Organized Panel Session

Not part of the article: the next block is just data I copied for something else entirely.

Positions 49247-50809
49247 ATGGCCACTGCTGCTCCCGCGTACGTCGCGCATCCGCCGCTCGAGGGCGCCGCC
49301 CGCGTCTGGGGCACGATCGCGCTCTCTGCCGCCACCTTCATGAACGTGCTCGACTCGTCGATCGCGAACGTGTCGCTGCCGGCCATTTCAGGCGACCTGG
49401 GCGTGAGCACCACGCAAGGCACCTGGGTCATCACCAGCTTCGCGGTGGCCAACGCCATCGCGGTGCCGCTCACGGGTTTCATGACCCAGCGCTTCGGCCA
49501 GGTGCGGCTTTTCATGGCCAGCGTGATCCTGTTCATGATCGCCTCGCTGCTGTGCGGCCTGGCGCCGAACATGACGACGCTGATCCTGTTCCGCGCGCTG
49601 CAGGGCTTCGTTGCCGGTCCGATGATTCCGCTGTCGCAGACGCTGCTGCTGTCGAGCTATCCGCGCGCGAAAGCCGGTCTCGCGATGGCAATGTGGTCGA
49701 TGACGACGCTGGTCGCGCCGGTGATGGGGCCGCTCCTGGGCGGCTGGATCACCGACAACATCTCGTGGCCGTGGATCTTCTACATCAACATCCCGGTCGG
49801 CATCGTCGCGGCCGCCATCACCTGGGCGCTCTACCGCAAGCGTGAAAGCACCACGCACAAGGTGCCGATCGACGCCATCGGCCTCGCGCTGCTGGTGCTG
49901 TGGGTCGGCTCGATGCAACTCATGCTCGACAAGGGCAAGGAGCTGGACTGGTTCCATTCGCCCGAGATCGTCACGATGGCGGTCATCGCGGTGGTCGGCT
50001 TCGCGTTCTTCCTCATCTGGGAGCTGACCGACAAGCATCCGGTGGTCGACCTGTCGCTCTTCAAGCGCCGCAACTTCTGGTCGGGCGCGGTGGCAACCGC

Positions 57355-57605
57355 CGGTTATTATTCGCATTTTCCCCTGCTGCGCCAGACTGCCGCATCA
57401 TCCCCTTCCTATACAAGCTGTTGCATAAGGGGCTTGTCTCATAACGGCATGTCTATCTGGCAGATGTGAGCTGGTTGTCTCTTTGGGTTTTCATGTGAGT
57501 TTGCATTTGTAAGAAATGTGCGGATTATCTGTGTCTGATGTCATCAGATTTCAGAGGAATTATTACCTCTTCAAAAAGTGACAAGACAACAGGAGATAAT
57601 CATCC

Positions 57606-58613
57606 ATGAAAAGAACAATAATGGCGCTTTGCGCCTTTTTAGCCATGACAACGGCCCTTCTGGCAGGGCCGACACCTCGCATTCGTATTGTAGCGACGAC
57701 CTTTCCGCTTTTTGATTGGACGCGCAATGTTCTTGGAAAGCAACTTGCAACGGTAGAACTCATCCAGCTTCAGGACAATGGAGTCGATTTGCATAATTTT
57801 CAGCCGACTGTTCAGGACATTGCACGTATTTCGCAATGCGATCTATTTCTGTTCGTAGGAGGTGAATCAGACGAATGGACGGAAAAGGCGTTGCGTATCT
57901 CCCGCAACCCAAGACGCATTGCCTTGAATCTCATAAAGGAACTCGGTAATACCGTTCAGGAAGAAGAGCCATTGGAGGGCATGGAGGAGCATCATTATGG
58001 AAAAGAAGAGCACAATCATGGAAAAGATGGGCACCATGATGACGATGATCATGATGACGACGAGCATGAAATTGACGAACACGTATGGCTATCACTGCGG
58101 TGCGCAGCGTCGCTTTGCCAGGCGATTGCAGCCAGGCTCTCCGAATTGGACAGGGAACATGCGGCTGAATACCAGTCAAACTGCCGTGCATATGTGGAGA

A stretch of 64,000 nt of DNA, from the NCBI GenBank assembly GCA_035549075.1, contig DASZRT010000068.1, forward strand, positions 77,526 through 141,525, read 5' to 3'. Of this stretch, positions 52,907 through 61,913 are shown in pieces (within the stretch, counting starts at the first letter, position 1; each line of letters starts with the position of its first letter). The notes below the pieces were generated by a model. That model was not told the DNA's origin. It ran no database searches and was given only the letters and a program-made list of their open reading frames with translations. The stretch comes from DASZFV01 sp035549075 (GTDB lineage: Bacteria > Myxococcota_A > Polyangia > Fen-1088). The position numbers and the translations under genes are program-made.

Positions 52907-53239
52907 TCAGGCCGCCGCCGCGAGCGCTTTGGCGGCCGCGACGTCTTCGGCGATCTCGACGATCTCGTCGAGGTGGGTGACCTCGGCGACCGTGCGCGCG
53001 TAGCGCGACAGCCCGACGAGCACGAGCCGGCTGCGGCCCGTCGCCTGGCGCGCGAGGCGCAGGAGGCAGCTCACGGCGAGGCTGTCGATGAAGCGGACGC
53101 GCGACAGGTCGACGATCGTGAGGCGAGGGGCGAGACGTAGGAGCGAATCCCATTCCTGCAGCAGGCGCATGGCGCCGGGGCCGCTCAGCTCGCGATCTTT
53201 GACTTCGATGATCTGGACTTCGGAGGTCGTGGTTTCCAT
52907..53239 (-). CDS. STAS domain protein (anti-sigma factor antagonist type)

Japan’s Abe Administration implemented labor law and market reforms collectively known as Work Style Reform (hatarakikata kaikaku) in 2019. Public debate before the passage of the reforms was dominated pro-reform commentators. They asserted that the government, desiring to maintain a stable, productive population, was committed to "progressive" labor market policies. Worker advocates, however, assailed the reform plan as thinly disguised neoliberal deregulation: a stalking horse for advancing business and hard-core conservative interests. Papers in this panel assess the emerging post-reform landscape and the effects of reform policies on economic and workplace conditions as seen by workers, union leaders, business owners, labor lawyers, and Labor Standards officials. Framed by analysis of recent macro-economic trends in Japan, our research with people on the receiving end of reform finds little evidence to support optimistic predictions of “progressive” reforms resulting in productivity gains or lifestyle improvements. The more likely consequence will be continued encouragement for the gradual degradation of employment stability, wages, worker rights protections, and workplace democracy that characterized the last 25 years in Japan. This tentative conclusion is drawn from interrelated indicators of reform outcomes, which are explored in our papers. These include macroeconomic and budgetary trend lines, women’s labor force status and social welfare support for family care, persistent wage gaps and expansion of irregular work, and health and social effects of long hours often required for full-time work. These results are early fruit of a multi-disciplinary study of implementation and enforcement of labor policy reforms in Japan.